Our system is so horrible it makes me want to cry. The U.S. has the highest infant mortality rate of the first world nations, it's awful and definitely NOT a coincidence. Doctors are NOT EVEN TAUGHT about a natural vaginal birth in medical school. There are more C-sections preformed around 5 in the afternoon and at 10 at night than any other time of day by a HUGE margin. That's only one piece of evidence that tells us the doctors really do say, "oh, look "It's getting close to dinner time and I will hurry the process up because I want to go home." or, "Oh, look at the time. I don't want to be here all night. Let's induce labor artificially because we can."

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                • #9
                  Originally posted by lizch View Post
                  Oh Avocado, how I wish that were true!!! The induction rate at our local hospital is 40%. 40% of their babies are not in distress. Doctors have been routinely inducing at 37+ weeks for reasons that research does not back up, ranging from "big baby" ...
                  But this is opposite to the OP article. Maybe delaying delivery is a Swedish thing. I really don't know.

                  Originally posted by Jenny View Post
                  Avocado, seems like if they detect distress they'll send you straight in for a c-section... Not induce labor.
                  Depends on the situation. But yes, I didn't mean to specify induction vs C-section. I should have just said "deliver."

                  Originally posted by ZoŽ View Post
                  Doctors are NOT EVEN TAUGHT about a natural vaginal birth in medical school.
                  I agree our infant mortality is ridiculous. But false statements don't help your cause.

                  Comment


                  • #10
                    Originally posted by avocado View Post

                    I agree our infant mortality is ridiculous. But false statements don't help your cause.

                    Whoops! I should have said something more like 'truly natural', not 'vaginal' *faceplam*

                    The way I wrote it makes it a deceiving statement, so I apologize (and thanks for pointing that out). Yes, they are informed on the processes that take place of a vaginal birth (but not a truly natural one). What I meant to say, was that they are not taught about birth in a real life scenario where the mother is not in a hospital setting (and therefore they have no idea what midwifery is all about and write if off as dangerous). It is true that they do not witness a vaginal birth until residency and even so, it is still in a hospital setting where the mother is in a completely unnatural position, often given an epidural which slows down the contractions and messes everything up, etc. Just because the baby came out of the vagina does not qualify it as a natural vaginal birth to me but I should have defined my opinion more clearly.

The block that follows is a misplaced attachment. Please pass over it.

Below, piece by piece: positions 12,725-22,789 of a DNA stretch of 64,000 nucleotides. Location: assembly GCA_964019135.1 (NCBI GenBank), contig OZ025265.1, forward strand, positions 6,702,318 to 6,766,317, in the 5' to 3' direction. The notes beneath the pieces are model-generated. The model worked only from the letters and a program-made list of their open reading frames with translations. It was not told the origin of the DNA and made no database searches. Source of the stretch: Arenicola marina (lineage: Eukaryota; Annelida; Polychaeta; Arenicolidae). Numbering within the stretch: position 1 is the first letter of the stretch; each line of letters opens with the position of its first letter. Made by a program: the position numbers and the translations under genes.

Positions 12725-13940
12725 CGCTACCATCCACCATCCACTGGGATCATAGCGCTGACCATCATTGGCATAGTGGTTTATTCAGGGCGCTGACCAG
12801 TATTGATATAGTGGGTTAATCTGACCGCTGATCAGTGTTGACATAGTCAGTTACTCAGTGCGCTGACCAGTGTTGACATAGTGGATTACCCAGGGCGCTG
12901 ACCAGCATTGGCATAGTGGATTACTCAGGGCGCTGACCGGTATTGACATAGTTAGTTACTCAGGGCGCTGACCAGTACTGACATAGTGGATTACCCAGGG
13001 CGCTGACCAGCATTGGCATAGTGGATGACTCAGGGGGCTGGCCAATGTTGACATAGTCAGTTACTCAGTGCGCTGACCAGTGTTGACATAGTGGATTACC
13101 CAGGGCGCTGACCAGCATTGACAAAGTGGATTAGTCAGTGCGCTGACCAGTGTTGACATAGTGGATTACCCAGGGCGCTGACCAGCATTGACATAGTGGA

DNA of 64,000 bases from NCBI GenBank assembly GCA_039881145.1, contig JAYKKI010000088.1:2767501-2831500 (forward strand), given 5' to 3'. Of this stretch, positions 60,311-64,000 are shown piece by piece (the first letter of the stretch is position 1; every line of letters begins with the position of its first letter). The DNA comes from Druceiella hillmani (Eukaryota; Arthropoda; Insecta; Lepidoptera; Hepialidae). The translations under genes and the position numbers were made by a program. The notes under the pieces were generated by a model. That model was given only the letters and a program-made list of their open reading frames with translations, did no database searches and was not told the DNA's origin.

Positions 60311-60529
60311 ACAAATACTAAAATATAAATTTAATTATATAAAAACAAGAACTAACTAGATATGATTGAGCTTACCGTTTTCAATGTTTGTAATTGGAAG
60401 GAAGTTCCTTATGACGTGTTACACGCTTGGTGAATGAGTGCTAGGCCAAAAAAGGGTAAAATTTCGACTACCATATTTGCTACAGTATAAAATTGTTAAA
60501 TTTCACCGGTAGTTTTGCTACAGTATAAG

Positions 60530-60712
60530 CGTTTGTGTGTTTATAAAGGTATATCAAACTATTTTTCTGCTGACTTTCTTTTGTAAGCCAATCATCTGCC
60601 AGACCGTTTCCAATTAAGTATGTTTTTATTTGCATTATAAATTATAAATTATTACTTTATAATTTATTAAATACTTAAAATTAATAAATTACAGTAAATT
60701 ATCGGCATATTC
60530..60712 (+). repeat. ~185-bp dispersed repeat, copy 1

Last edited by ZoŽ; 09-28-2010, 09:19 PM.

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                    • #11
                      Originally posted by avocado View Post
                      But this is opposite to the OP article. Maybe delaying delivery is a Swedish thing. I really don't know.
                      Europe has better neonatal mortality stats AND lower intervention rates. Yes, Swedes would tend to err more on the side of delaying/not intervening, American docs err more on the side of inducing early.

                      For anyone wanting the data, this is a great video that breaks down the US mortality stats and ultimately shows that even if we compare our most privileged, healthiest citizens with entire populations of other countries, we come fourth in world rankings for neonatal mortality. In other words, our healthiest against the rest of the developed world's average. Very sobering stuff. And we spend vastly more money on it than any other country.
                      http://www.lamaze.org/OnlineCommunit...e-Numbers.aspx

                      There's every bit as much ill-supported CW in birth as there is in nutrition.
                      Liz.

                      Zone diet on and off for several years....worked, but too much focus on exact meal composition
                      Primal since July 2010...skinniest I've ever been and the least stressed about food

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                      • #12
                        Originally posted by ZoŽ View Post
                        What I meant to say, was that they are not taught about birth in a real life scenario where the mother is not in a hospital setting (and therefore they have no idea what midwifery is all about and write if off as dangerous). It is true that they do not witness a vaginal birth until residency

                        I'm not trying to be argumentative, but I don't know where the heck you're getting this stuff from. Not even close to true.